Kevin Drum asks an interesting question about President Bush and his anti-terrorism policies:
It’s impossible to tell what really motivates him, just as it’s impossible to tell how much his policies are driven by genuine conviction vs. how much they are driven simply by crass electoral considerations.
And so I dither. In an age where nuclear weapons are, if not easy to come by, at least possible to come by, an aggressive military posture toward radical Islamic terrorism makes perfect sense Ã¢€” if it will work. Keeping a strong American presence in Iraq to ensure security and guide them toward some kind of democracy makes perfect sense Ã¢€” if it will work. And insisting on the obliteration of terrorist groups like Hamas as a precursor to a Palestinian state makes perfect sense Ã¢€” if it will work.
But will it work? And is George Bush the kind of person who is willing to look at the facts on the ground and change his policies if they aren’t working? Or does “firmness” demand that he pursue his policies forever regardless of success or failure?
Let’s take these in reverse. It’s rather clear from the criticisms that come from his own core constituency that Bush will change his policies based on changing circumstances; the criticism from both left and right is that he does this while pretending that he’s staying the course and was right all along.
As to whether using violence to stop terrorism will work, that’s an excellent question. Clearly, dead terrorists are much less dangerous than live ones. But killing terrorists can also breed new ones. In all candor, I don’t think anyone knows the answer to this one. The Brits haven’t figured it out, and they’ve tried both force and diplomacy. Ditto the Israelis. I’m hoping that systematic targeting of terrorist cells combined with a plan to establish civil society in their breeding grounds will do the trick. But, unlike traditional combat ops, I’m not sure how we even go about evaluating success, let alone creating an exit strategy. We’ve now gone two years without a major terrorist attack on U.S. soil. That could end before this post is finished; it could continue for several more years.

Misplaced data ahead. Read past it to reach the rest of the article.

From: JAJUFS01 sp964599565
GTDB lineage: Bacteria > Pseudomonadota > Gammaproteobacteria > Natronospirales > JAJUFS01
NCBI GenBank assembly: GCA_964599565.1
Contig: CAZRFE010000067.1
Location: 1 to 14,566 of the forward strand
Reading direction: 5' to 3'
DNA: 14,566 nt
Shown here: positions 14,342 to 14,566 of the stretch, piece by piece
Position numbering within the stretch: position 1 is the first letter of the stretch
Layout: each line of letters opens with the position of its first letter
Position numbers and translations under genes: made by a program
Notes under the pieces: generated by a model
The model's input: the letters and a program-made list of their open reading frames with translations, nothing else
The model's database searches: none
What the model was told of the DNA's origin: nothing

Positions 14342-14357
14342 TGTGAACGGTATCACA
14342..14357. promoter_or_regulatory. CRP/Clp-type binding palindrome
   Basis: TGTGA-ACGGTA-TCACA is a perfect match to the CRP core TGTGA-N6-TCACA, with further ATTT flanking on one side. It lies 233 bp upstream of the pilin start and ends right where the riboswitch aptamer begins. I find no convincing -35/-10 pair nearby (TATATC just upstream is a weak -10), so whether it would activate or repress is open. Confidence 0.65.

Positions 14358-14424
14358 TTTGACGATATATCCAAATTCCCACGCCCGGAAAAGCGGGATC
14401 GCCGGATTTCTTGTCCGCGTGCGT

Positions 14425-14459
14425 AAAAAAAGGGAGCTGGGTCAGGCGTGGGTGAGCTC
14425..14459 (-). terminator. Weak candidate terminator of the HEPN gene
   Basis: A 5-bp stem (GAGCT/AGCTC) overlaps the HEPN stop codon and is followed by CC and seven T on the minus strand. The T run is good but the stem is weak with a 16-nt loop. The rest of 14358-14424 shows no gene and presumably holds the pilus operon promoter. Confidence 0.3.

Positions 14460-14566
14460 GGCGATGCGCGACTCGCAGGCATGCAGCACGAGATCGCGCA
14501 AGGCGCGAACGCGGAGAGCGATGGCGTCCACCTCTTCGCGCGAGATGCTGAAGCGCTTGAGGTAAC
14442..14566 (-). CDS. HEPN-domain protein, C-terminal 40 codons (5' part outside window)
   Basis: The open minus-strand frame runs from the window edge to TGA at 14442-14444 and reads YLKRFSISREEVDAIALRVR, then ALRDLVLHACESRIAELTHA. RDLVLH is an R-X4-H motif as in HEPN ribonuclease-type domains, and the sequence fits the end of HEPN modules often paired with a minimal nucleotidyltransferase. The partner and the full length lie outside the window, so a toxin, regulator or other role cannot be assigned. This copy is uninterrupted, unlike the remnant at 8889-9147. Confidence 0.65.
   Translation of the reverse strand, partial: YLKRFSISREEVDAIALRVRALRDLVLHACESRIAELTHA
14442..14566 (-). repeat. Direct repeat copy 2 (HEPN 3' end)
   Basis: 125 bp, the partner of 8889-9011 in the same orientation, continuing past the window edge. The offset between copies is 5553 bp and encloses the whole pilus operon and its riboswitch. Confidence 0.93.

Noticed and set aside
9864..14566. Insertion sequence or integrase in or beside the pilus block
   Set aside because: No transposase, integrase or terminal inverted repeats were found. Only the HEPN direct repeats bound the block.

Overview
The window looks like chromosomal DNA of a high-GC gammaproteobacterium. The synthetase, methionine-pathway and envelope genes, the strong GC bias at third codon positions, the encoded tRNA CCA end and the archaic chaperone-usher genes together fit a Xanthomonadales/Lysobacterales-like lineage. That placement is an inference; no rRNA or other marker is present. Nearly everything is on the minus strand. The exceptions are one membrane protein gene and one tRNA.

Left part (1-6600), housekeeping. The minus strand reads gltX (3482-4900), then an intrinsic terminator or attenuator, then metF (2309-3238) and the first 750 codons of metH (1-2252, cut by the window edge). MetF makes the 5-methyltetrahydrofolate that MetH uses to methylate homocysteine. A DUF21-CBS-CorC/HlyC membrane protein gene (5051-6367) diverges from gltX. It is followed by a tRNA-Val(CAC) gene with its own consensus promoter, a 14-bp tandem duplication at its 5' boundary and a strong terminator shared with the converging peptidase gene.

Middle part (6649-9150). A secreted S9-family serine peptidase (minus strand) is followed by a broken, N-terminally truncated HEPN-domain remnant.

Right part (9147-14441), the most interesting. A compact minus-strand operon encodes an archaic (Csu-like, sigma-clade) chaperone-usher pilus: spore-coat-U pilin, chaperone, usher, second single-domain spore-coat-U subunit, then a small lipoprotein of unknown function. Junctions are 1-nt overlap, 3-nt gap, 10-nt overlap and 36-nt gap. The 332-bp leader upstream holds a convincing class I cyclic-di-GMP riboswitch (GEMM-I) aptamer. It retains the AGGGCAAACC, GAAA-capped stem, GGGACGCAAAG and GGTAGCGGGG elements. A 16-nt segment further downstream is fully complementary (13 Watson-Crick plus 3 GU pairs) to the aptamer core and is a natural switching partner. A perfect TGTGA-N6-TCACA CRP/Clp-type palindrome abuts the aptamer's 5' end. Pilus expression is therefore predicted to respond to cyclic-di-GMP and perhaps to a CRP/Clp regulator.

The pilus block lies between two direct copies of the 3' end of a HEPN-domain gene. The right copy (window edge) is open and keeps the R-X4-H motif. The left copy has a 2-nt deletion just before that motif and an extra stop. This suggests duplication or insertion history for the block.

I don’t know what motivates anyone, let alone a man I’ve never met. My sense of George W. Bush is that he’s incredibly blase and pragmatic/opportunistic toward issues he’s not passionate about and operates with a near-missionary zeal on those few things he truly cares about. He’s much like Ronald Reagan in that regard. Reagan talked about issues near and dear to the cultural conservatives but did nothing about those issues. But he was adament about fighting communism, big defense budgets, and deregulating the economy (although he did engage in some anti-Japanese protectionism). He was able to get much of that done. How about GWB? My sense is:
- Free trade: He sort of believes but he’s not passionate. So, if Karl Rove can persuade him that some steel tarrifs won’t do much harm but they’ll help him get votes so he can do the stuff he cares about, he’ll go along.
- Judicial nominees: He’d like to see “Anthony” Scalia types on the bench, but he’ll settle for a campaign issue.
- The economy: He’s zealously commited to tax cuts. Tax cuts solve all problems. And the economy can get you un-re-elected (see Dad), so you have to do stuff to pretend that you’re trying to fix it, even though you’re pretty sure it won’t work.
- Terrorism: He believes this is his ultimate test and he’s committed with literally a missionary zeal. This doesn’t mean he’s above using “terrorism” in much the way Cold War era Republicans used “national security” as a tool to get his way on other issues. But he’s consumed by this one.
- The Axis of Evil: He truly believes Saddam is/was an evil man who had to be deposed. I think he believed that before 9/11. But 9/11 also fundamentally changed his world view (see the Kaplan piece). He now believes that, as the WWII generation learned with Hitler, allowing evil men with the capability to do harm in power is unacceptable. Military force was appropriate for dealing with Saddam because the upside was huge and the downside was slim. With North Korea, now that they have nukes, the downside is pretty damned steep. And he’s hoping Iran solves itself from within.
So, I see Bush as a complicated man who is passionate on terrorism and largely believes what he’s saying there. But he’s also a pretty cunning politician for someone with relatively little experience. He’s clearly learned a lot from his dad’s failure to win re-election and is willing to listen to his political advisors on the issues outside his core. Which, ironically, is very similar to Bill Clinton–except that I don’t think Clinton had a core. Except, again ironically, free trade.